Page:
5 Best Eco-Friendly Lodges in Africa
Nkwichi Lodge – Lake Niassa, Mozambique
Nkwichi Lodge works with the Manda Wilderness Community Trust to protect the 120,000 hectare reserve. Nkwichi employs locals, fosters sustainable development and provides agricultural education to the community. The solar-powered lodge’s eco-friendly filtration system filters grey water with sand, and the toilets drain into eco-composting pits that eventually serve as the mulch for future trees.
Elsa’s Kopje – Meru, Kenya
As the sole lodge in Meru National Park, Elsa’s Kopje reduced its environmental footprint by running on LED and energy saving bulbs, solar power and dead or renewably sourced wood for timber. Elsa’s Kopje also supports local schools; in the past year alone the camp raised $10,000 to support the 340 children and teachers at Ura Gate primary school through textbooks and school repairs. Due to these projects, Ecotourism Kenya awarded Elsa’s Kopje with a Silver Level.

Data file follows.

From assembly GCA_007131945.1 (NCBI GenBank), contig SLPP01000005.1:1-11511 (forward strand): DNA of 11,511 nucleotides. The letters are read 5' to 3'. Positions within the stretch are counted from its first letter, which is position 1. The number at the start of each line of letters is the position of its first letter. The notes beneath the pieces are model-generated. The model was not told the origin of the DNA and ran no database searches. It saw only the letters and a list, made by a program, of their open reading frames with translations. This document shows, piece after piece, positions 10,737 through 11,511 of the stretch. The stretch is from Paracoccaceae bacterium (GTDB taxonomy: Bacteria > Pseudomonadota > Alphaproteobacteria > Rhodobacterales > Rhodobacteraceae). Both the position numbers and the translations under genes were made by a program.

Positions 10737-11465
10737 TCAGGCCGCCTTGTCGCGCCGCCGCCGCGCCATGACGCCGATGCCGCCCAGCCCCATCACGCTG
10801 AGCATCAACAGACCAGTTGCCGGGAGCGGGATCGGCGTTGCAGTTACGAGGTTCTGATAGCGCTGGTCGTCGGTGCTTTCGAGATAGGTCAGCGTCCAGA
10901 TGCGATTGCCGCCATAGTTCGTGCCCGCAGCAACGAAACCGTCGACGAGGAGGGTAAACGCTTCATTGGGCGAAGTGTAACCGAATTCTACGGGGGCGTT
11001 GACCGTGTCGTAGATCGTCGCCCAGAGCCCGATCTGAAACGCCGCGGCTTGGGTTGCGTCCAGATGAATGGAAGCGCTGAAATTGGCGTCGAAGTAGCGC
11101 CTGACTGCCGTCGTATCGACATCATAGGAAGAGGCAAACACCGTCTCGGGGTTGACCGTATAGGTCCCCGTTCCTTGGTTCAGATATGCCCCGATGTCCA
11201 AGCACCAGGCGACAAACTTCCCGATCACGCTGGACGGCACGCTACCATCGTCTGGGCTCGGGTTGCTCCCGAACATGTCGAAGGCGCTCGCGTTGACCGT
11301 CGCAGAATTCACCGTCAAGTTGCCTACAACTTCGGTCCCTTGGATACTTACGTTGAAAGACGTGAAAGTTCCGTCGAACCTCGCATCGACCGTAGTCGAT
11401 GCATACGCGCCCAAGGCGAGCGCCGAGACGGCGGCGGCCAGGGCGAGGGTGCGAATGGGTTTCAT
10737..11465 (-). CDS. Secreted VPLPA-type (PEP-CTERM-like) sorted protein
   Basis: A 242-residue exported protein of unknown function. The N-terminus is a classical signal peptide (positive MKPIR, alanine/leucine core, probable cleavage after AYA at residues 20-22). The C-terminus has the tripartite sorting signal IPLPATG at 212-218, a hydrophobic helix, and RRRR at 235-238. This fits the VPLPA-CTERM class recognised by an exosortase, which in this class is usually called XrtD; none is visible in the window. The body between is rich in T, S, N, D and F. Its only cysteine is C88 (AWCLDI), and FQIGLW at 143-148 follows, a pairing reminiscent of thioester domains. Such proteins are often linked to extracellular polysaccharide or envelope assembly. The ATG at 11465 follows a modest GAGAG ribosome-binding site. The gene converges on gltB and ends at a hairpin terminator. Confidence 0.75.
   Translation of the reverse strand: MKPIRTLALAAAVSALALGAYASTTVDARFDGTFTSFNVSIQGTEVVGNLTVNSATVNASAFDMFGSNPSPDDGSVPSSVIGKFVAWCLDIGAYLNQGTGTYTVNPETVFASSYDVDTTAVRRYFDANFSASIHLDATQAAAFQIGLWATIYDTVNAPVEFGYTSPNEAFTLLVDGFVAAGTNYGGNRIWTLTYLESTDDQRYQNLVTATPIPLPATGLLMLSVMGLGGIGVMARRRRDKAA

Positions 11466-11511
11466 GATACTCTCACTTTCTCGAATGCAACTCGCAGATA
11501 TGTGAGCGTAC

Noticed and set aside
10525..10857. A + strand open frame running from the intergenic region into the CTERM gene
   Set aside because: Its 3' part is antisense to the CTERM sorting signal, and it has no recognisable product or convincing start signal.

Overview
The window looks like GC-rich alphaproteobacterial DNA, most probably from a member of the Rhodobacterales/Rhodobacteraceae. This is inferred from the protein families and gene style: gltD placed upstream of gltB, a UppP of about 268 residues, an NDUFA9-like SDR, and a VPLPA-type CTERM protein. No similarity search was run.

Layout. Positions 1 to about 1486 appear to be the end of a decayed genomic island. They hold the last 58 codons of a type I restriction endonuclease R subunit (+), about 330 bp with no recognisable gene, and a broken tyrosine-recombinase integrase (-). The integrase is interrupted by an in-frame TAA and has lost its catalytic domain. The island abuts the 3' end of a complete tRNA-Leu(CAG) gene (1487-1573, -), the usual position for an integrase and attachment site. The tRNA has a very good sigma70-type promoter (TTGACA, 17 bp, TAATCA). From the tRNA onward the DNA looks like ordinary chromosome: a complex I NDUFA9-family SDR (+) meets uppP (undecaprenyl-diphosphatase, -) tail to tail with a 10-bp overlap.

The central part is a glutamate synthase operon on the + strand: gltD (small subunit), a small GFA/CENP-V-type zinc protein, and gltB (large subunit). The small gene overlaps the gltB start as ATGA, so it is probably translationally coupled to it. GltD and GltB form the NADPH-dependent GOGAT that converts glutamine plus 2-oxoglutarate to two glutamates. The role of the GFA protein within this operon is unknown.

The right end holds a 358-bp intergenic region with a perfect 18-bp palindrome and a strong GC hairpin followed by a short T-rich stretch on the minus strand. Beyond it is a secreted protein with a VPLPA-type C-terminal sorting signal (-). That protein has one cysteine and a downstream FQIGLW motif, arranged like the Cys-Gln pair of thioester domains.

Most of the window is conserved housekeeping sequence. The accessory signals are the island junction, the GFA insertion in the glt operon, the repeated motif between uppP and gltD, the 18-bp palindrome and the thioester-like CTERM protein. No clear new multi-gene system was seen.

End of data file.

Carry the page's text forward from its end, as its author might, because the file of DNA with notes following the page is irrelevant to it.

Leshiba Wilderness – South Africa
Located on a remote mountaintop in the Limpopo Province, this stunning lodge is largely self-sufficient and runs on solar panels and boreholes, and relies on their garden for fresh produce. The Permaculture garden was established to explore new farming techniques and provide staffers with fresh produce.
Serra Cafema – Kunene, Namibia
Located on the banks of the Kunene River, near the sublime Namib Desert, Serra Cafema is one of Africa’s remotest camps. Serra Cafema is owned, operated, and staffed by the indigenous Himba people, one of the last semi-nomadic people on earth. The camp is also involved with the Namibia Sea Turtle Project, which works with the Angolan and Namibian governments to protect the sea turtles that congregate near the mouth of the Kunene River.
Mombo Camp – Okavango Delta, Botswana
Mombo Camp is involved in multi-platform conservation efforts such as the Botswana Rhino Reintroduction Project that reintroduced the white rhino to the Okavango Delta. Mombo Camp employs different ethnic groups to engage with the local community. The camp has minimized its carbon footprint through solar power, thermodynamic geysers, rainwater harvesting, and passive environmental architecture.